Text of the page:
Five Against the Wild: A Gripping Tale of Courage and Survival in Cougar Territory

*Warning: This story contains profanity, descriptions, and photos of a graphic nature. The photos have been concealed in a slideshow. Do not flip through the slideshow if you do not want to see the photos*

Do you have a friend for whom you would do anything? I do; two that I’ve known for 45 years come to mind. I was reluctant to say that in the past because it gave away my age.

That all changed when I met four women (and heard lots about the fifth), over 50, who give a whole new meaning to the term ‘Ride or Die’ in the most extraordinary way.

Almost everyone has seen the story of what happened in the Campbell Global Forest northeast of Fall City:

On Saturday, Feb. 17 at 12:48 p.m., Washington Department of Fish and Wildlife (WDFW) Officers received a report of a human-cougar incident with documented injuries on a trail northeast of Fall City, Washington in King County.~Washington Department of Fish & Wildlife (WDFW)

Much has been written and reported about Keri Bergere, 60, and her fellow bicyclists: Annie Bilotta, 64, Aune Tietz, 59, Erica Wolf, 51, and Tisch Williams, 59, but I wanted to learn more. So, this past weekend, fellow wildlife enthusiast Susan Burk and I ventured up to Kenmore to talk to part of this courageous quintet.

When we arrived, Bergere and Bilotta were seated and waiting in a local coffee shop. Aside from Bergere’s still obvious injuries, my first impression was that they were fit, youthful and SMALL. How in the world did these women survive this ordeal? After some greetings and background questions, we got right into their story.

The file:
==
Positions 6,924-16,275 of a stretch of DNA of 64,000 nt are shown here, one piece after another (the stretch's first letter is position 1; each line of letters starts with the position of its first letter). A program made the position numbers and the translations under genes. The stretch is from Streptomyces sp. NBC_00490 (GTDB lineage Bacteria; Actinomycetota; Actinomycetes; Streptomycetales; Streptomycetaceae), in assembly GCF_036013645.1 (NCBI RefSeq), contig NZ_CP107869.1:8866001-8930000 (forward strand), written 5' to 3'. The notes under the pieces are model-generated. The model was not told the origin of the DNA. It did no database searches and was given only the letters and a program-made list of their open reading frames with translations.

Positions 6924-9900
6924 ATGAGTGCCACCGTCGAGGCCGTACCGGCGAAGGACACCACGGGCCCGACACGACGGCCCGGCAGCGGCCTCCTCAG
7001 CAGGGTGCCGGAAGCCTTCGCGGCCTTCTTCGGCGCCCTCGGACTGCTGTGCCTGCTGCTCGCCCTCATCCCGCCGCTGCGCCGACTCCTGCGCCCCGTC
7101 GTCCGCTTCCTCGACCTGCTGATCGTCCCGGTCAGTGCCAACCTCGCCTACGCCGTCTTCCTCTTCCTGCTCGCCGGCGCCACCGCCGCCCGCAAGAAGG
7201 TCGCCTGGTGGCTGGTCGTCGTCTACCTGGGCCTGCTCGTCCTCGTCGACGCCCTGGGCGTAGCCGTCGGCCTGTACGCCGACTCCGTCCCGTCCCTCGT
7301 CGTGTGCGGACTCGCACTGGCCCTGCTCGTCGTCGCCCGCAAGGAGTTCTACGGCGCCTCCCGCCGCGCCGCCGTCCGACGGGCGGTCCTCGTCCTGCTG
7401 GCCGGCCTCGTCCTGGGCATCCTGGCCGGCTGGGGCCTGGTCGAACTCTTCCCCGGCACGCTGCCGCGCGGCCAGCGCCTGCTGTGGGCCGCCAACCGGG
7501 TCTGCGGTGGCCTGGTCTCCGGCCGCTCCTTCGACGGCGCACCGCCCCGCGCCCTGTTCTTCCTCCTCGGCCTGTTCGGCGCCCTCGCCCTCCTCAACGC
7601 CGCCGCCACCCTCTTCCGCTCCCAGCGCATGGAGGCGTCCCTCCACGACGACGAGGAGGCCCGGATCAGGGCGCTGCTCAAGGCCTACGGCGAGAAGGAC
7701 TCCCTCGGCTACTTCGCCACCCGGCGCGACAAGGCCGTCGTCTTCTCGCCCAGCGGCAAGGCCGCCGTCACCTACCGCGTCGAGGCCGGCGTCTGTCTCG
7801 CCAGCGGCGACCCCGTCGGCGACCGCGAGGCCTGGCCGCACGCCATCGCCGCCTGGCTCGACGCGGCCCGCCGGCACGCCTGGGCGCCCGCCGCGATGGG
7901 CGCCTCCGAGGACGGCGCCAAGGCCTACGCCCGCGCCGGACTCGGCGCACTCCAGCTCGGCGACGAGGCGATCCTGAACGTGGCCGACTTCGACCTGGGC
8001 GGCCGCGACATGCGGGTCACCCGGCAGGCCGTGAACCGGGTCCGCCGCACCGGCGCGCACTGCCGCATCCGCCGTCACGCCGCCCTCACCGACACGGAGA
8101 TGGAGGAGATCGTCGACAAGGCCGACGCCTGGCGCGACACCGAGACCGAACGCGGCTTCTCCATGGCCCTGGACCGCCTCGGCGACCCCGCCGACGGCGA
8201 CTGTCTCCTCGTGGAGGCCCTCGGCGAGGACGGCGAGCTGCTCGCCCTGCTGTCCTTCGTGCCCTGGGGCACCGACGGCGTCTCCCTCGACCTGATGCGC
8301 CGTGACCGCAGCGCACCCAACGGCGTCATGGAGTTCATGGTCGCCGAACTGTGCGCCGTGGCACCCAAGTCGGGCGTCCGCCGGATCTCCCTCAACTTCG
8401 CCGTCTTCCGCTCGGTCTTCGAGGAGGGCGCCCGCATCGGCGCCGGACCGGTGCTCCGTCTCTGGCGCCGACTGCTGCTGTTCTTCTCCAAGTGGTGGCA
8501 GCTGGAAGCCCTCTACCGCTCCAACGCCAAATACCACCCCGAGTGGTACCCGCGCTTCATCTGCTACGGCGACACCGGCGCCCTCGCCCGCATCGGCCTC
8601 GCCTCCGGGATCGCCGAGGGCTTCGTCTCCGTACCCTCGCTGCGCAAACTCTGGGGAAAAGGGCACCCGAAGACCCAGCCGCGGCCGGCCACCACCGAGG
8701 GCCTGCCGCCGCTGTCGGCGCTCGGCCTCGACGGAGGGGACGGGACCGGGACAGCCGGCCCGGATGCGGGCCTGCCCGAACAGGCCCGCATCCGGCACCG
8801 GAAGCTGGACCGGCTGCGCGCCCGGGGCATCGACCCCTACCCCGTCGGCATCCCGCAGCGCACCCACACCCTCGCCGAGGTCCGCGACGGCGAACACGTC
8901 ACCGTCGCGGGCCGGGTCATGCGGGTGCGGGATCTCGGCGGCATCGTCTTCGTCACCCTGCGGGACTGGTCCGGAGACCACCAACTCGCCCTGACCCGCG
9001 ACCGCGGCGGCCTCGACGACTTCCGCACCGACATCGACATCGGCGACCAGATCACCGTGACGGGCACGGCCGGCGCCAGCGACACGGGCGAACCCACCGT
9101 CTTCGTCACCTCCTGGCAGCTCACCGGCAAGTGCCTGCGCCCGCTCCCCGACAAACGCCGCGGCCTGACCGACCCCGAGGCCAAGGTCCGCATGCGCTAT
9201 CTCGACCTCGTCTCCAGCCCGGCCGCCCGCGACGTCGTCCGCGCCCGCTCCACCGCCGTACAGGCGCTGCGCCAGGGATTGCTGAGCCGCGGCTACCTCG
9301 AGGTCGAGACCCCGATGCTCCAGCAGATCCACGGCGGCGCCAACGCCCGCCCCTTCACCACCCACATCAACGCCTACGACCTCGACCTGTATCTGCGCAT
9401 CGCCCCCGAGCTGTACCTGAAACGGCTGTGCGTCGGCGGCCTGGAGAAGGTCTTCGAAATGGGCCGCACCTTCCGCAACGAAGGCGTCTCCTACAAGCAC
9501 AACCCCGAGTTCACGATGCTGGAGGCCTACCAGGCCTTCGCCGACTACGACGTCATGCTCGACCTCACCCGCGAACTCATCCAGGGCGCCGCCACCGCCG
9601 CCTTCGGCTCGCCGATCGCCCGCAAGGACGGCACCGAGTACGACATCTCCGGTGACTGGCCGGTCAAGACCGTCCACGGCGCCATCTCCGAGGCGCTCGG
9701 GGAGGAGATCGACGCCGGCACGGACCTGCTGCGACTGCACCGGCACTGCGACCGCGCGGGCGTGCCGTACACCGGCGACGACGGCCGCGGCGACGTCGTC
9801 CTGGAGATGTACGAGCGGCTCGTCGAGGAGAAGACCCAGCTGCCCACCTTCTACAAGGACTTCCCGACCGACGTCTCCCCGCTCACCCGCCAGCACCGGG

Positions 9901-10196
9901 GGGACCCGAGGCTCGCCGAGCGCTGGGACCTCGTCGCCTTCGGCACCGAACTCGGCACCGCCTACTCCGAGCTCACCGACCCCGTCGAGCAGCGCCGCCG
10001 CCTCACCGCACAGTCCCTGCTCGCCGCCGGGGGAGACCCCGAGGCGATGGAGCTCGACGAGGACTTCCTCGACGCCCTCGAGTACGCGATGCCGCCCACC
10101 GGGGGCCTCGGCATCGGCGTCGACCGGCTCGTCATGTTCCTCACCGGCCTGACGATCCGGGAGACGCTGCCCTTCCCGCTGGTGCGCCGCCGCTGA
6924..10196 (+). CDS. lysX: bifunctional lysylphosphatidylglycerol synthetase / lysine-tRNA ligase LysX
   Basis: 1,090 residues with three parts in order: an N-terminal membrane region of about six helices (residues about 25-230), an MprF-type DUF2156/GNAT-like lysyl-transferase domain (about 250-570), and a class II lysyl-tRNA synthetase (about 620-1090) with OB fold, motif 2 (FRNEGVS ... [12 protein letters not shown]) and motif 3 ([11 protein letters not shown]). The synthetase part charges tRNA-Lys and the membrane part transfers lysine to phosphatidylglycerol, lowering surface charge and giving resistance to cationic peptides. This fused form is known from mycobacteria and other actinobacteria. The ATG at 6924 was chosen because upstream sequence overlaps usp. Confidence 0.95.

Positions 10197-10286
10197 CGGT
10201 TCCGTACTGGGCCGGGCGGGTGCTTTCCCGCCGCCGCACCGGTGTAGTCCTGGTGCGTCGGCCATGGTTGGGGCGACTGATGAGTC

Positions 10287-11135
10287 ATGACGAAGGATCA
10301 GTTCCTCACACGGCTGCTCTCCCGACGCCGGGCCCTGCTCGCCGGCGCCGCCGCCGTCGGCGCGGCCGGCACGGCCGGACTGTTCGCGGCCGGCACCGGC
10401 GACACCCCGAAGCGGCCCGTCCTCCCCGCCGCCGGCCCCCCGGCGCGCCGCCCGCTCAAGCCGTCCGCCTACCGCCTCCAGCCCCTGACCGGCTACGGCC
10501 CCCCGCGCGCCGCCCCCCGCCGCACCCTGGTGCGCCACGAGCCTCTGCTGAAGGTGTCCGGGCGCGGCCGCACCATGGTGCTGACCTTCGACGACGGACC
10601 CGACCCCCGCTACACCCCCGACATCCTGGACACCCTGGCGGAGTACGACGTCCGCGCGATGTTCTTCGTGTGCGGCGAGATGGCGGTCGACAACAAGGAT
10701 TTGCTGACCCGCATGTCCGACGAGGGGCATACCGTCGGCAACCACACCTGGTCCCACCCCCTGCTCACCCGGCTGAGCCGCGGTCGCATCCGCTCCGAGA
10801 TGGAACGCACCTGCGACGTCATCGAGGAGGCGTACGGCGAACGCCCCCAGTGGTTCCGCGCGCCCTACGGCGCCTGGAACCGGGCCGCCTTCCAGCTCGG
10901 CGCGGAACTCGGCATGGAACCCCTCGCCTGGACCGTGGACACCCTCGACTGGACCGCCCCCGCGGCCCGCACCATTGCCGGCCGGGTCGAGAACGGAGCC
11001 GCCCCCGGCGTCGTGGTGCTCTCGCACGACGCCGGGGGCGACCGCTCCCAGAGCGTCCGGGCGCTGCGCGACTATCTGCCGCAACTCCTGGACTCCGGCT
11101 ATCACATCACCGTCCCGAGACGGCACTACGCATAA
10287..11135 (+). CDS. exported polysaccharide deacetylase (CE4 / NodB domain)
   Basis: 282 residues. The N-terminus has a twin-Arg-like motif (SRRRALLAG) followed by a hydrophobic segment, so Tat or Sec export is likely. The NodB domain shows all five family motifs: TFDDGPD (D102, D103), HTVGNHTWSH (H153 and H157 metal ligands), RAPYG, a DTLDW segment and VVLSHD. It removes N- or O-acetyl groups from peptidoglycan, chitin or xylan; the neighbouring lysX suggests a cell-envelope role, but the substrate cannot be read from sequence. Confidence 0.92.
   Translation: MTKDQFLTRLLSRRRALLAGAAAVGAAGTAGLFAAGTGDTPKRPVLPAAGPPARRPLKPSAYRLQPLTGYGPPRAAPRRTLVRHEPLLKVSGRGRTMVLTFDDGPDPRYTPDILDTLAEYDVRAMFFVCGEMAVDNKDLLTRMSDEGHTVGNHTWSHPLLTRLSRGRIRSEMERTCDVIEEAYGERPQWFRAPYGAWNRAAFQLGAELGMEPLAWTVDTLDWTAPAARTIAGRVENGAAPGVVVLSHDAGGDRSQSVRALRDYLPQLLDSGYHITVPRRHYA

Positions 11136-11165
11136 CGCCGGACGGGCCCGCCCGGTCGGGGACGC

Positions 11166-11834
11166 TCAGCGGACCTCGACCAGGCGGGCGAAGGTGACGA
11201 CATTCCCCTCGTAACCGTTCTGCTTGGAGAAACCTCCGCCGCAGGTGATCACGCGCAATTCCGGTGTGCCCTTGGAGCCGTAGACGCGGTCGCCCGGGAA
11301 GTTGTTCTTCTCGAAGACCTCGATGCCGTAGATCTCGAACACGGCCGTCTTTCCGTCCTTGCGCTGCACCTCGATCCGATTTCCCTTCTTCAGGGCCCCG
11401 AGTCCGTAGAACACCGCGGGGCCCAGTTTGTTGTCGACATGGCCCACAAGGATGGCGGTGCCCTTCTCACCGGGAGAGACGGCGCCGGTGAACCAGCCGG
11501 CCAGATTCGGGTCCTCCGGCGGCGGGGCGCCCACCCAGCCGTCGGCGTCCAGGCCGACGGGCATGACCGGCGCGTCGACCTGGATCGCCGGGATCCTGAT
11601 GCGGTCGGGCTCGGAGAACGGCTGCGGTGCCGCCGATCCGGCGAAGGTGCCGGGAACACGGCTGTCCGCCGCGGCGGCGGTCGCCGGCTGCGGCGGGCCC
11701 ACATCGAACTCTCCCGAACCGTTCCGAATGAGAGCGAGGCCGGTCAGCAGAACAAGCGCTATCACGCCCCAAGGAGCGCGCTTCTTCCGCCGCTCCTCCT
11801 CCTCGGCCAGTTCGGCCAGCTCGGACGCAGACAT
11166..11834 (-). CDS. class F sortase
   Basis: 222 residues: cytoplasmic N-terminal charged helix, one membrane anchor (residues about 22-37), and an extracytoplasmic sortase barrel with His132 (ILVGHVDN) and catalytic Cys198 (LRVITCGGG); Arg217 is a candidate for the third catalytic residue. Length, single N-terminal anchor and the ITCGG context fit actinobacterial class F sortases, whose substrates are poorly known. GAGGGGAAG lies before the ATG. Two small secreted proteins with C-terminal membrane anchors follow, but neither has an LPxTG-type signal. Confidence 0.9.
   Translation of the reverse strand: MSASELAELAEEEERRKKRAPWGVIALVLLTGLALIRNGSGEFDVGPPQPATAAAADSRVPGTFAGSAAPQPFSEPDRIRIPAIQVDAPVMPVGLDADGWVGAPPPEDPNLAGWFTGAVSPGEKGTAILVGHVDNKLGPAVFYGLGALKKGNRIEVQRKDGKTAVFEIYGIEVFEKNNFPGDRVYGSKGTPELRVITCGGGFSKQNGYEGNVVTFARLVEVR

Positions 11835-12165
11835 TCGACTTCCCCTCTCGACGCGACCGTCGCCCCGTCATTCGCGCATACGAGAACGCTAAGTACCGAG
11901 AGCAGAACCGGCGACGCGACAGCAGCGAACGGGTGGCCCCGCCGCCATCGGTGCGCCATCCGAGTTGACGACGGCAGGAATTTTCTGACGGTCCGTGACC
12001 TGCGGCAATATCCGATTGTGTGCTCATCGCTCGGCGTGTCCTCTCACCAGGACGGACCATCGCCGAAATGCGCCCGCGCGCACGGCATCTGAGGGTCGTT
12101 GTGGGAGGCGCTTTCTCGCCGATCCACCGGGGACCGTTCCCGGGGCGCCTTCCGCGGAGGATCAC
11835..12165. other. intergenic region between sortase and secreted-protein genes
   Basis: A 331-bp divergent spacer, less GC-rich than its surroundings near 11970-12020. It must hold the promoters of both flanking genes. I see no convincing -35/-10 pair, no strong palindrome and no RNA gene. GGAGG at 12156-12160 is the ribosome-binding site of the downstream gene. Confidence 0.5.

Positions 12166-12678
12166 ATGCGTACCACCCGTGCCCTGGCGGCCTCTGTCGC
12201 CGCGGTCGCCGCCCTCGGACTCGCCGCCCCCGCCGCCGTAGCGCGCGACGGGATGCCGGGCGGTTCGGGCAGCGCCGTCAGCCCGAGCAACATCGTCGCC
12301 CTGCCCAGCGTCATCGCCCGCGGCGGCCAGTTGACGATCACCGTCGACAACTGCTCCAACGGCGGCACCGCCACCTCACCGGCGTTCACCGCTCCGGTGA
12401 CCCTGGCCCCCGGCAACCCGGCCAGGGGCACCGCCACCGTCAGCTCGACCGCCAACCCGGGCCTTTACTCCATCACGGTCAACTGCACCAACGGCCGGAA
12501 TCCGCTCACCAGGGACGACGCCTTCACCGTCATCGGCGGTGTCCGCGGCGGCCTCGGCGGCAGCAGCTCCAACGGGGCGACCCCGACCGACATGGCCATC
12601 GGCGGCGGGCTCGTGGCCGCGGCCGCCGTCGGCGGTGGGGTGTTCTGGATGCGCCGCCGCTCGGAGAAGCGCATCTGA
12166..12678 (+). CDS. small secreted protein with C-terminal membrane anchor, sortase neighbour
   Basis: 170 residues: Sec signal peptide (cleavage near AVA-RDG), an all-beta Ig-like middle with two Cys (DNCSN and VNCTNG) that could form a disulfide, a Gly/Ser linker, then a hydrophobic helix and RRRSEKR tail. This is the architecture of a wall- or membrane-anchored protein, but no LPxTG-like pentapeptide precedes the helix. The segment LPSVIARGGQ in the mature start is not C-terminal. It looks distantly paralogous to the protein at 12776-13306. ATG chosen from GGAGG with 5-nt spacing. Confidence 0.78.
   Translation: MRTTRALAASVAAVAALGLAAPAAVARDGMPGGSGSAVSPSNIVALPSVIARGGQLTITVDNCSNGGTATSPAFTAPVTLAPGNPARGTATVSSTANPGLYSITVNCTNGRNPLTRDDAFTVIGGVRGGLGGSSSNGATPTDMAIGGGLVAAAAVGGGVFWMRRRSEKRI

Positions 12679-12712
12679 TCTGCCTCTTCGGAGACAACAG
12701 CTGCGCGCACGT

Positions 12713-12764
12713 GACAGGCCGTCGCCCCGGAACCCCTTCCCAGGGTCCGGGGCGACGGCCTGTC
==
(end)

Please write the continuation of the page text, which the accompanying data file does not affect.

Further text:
The group of five friends left William’s North Bend home at 9:58 am on Saturday, February 17th and entered Campbell Global property around 11:30 pm at Gate 4. All have permits to be on the property and ride there regularly, and they love gravel cycling. [1] Gravel cycling can mean anything from rough pavement and rock chunks to sandy dirt and single-track trails.

The day had been windy, and they considered canceling because of concerns about branches blowing, but the wind stopped, and it was an overcast but nice day, said Bilotta. Erica Wolf, Tisch Williams, and Keri Bergere were riding in front of the group, with Bergere in the back. Aune Tietz and Annie Bilotta were riding 200 feet behind.

Around two hours into the ride at 12:11 pm,[2] Bilotta said, “The cougars came out from the right side of the road. They just came running out between the two groups of us, and one cougar loped across the road, went up this embankment and seemed to disappear. It looked like the other one was going to do the same thing. But kind of mid-leap, he changed his mind, went into this turn, grabbed Keri’s (Bergere) shoulders or head, and pulled her down.”

Bilotta said Tietz’s first thought was, ‘Oh, cute bobcats.’ Then she saw their tails and thought they were cougars. Bilotta thought they were coyotes. Both women realized they were cougars about the same, and Bilotta started to say ‘cougars.’ She didn’t even get the word out before it had Bergere said Bilotta, “When we count down how long it was when we saw them to when they got Keri, we estimate 3 seconds.”

Despite reports to the contrary, they were not stalked and had not seen the cats earlier. it wasn’t a face-off; it was a total random chance collision. They say it was as if the animal saw the moving bike and thought, ‘Oh, wait, there’s prey. Let me do this instead.’